Dan Ambrose

Trial Lawyers University

I grew up in Birmingham, MI. I am the youngest of eight children and attended an all-boys catholic school my whole life until I went to college at the University of Michigan. I went to night school at Detroit College of Law. My dad, my uncle, two of my brothers, and sister were lawyers. My first job was cutting lawns at age 10. I started working for my brother as a house painter at age 12. When I was 16 I started my own painting business and continued throughout high school, college, and law school, and a few years after until I was 32. I practiced criminal defense for eighteen years in Michigan until ten years ago when my roommate from the Trial Lawyers College, Nick Rowley, encouraged me to move to LA to become a PI lawyer. The California Bar took me four tries. I moved to Las Vegas this past March. I have recently taken up pickle ball, skiing and golf. I also think I'm competitive at connect four, backgammon, chess, and ping pong.

Jack DenoveDan Ambrose
Jack Denove · Dan Ambrose

Effective Non-Verbal Communication

The jury is always listening and watching us. Our non-verbal communication can enhance or destroy the story we tell the jury. Non-verbal communication includes the sound of our voice and our body language. Learn when and how to change the volume, tone and speed and to incorporate pauses when we speak. Learn how to use gestures, facial expressions and movement. The voice and the body can put the power and the truth in what we are saying much more than the words you speak. The voice and the body can also expose us when we are emotionally non congruent. Shouldn’t we learn how to non-verbally communicate what we want the jury to hear and see?

Nate BjerkeDan Ambrose
Nate Bjerke · Dan Ambrose

Witness Prep

The most important witness in every trial is the plaintiff. The best plaintiff witnesses are calm, vulnerable and testify in a way that transports to the jury into the client’s story. This presentation focuses on getting your clients to that place. As we’ve all seen, juries don’t want to help an angry client. Dan and Nate will show you how to help your clients let go of their anger and find the courage to be vulnerable and share the underlying hurt and loss. Then, after we have our client in the right frame of mind, teach them to re-live their stories on the witness stand to draw the jury in and not just hear but experience your client's story. This method inoculates even the most-skilled cross examination. These techniques will not only make your client the best witness they can be, they help your client heal.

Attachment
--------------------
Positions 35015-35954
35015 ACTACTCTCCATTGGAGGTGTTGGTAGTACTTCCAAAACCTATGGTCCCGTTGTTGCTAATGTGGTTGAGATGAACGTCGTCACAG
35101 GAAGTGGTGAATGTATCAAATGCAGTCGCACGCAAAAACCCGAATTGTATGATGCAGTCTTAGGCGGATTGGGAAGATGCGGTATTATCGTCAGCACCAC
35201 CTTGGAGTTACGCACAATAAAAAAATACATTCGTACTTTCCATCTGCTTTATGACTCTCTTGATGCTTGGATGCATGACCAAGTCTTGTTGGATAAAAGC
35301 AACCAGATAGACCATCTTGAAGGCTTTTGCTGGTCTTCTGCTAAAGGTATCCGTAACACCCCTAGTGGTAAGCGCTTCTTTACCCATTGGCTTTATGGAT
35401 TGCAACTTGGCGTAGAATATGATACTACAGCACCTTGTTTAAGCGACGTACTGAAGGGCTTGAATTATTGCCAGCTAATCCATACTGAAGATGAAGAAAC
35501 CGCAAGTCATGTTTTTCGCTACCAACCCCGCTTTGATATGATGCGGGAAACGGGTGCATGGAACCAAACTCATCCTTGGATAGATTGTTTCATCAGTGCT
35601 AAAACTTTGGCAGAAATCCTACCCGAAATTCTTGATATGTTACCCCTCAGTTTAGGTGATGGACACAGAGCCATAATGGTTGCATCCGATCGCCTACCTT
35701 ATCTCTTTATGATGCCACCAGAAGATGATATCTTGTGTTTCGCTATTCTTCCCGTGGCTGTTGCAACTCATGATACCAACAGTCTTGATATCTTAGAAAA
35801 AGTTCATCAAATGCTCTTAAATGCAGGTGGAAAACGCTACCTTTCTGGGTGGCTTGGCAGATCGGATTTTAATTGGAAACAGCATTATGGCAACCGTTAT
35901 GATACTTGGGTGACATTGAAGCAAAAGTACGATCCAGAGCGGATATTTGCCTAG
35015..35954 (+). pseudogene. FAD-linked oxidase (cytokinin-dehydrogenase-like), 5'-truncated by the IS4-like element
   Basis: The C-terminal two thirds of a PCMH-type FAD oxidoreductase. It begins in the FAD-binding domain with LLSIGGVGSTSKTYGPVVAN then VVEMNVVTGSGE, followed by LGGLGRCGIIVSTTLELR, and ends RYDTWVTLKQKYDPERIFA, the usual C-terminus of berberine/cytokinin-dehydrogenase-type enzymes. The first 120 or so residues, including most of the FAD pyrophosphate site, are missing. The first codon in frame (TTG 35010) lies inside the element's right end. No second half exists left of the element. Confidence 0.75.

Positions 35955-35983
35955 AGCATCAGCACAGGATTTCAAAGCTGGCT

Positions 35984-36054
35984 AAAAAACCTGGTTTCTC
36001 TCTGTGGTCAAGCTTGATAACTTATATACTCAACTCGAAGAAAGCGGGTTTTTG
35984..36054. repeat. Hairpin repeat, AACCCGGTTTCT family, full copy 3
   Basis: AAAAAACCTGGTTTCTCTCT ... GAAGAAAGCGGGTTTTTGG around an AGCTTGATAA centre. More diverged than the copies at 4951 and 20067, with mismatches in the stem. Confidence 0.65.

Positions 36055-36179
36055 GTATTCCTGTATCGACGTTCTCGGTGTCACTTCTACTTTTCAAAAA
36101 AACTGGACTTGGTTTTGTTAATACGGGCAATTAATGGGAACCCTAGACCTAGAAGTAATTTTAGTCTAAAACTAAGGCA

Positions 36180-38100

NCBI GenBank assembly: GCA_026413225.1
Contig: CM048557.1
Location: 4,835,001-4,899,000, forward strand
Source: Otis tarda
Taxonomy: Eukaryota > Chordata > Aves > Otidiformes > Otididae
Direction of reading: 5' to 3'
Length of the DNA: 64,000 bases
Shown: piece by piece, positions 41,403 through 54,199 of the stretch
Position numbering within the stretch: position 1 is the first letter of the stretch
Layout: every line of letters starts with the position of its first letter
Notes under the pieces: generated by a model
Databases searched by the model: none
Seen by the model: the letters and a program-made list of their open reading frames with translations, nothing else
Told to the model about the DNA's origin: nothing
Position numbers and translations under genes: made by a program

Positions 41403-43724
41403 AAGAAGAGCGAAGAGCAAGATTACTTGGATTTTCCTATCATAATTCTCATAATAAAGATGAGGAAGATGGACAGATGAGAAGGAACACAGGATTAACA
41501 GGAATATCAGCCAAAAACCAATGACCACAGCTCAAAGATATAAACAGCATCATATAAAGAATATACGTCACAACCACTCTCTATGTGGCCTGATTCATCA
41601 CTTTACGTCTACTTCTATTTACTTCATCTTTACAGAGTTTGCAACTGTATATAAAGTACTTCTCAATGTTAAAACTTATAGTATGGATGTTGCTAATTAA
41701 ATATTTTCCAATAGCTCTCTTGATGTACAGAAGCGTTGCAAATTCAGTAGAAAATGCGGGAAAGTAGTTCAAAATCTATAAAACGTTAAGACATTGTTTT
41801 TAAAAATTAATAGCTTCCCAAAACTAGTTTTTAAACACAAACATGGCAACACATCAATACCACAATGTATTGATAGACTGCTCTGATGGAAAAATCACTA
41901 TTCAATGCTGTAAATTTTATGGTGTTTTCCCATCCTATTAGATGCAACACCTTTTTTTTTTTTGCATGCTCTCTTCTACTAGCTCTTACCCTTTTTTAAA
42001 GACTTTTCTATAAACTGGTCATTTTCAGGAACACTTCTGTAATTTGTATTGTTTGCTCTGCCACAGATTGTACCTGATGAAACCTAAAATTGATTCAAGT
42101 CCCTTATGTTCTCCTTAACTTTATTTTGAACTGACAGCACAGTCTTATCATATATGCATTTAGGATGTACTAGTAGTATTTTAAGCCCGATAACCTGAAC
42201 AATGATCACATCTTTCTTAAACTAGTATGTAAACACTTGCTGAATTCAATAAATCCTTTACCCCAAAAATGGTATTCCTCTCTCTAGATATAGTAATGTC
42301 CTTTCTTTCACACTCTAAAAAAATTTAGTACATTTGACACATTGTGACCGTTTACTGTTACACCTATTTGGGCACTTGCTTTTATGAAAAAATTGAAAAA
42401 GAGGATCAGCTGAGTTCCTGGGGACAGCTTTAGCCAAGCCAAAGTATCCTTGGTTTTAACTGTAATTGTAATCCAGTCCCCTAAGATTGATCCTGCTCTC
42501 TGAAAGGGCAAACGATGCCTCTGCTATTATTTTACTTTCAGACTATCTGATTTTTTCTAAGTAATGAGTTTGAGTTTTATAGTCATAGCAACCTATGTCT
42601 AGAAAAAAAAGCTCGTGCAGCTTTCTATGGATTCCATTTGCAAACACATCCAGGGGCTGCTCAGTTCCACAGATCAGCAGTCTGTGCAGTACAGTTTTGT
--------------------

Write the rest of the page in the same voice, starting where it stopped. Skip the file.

Phillip MillerDan Ambrose
Phillip Miller · Dan Ambrose

Wordless Persuasion: The Neuroscience-Based Skills that Provide the Key to Connection with Jurors.

Gestures are "an elaborate and secret code that is written nowhere, known to none, and understood by all." - Edward Sapire.

For most lawyers the practice of law and litigation is all about the use of written and spoken words to persuade jurors and judges to deliberate and return a favorable verdict. Connecting with jurors requires more than words.

Just as word choice and delivery are important, people are also affected by gestures, physical position, eye contact and facial expressions. These forms of persuasion are generally an unplanned part of a trial presentation. A studied reflection on the literature and neuroscience suggests that the use of the techniques of gesture, eye contact, and facial expression should not be left to chance. “Wordless Persuasion” has been used by many attorneys successfully (often unconsciously) for decades. Until recently, no one could do more than speculate about the connections that we now know exist between gesture, speech, facial expression and its effect on jurors. As we will discuss, some of the accepted folklore about persuasion is wrong and counterproductive.

The skills and insights that allow some successful practitioners to consistently get large verdicts goes beyond their ability to talk, use exhibits or conduct jury research. “Wordless Persuasion” is what makes some “ordinary” lawyers extraordinarily effective. The “why and how” of creating connections with jurors is the subject of this study.

The classic quote from Houston Attorney Howard Nations “Who played me?” illustrates the important principle that connection with a jury is not measured in opposition focus groups or surveys and is consistently underestimated by opposing counsel and their corporate employers.

Dan AmbroseGiorgio PanagosRaj Guha
Dan Ambrose · Giorgio Panagos

TLU Skills Bootcamp

Participants will focus on mastering sets of voir dire, designed to:

  • Build that initial connection with your jury
  • Form a group around you
  • Pacing
  • Pausing
  • Word choice
  • Empower the jury
  • Define and identify potential bias
Dan AmbroseGiorgio PanagosRaj Guha
Dan Ambrose · Giorgio Panagos

TLU Skills Bootcamp

Participants will focus exclusively on presenting with the use of visuals:

  • Foam core boards
  • Powerpoints
  • Flip chart
  • Ipevo (document camera)
  • Physical models

Participants will also practice using dialogue and creating space.

TLU Live HB Agenda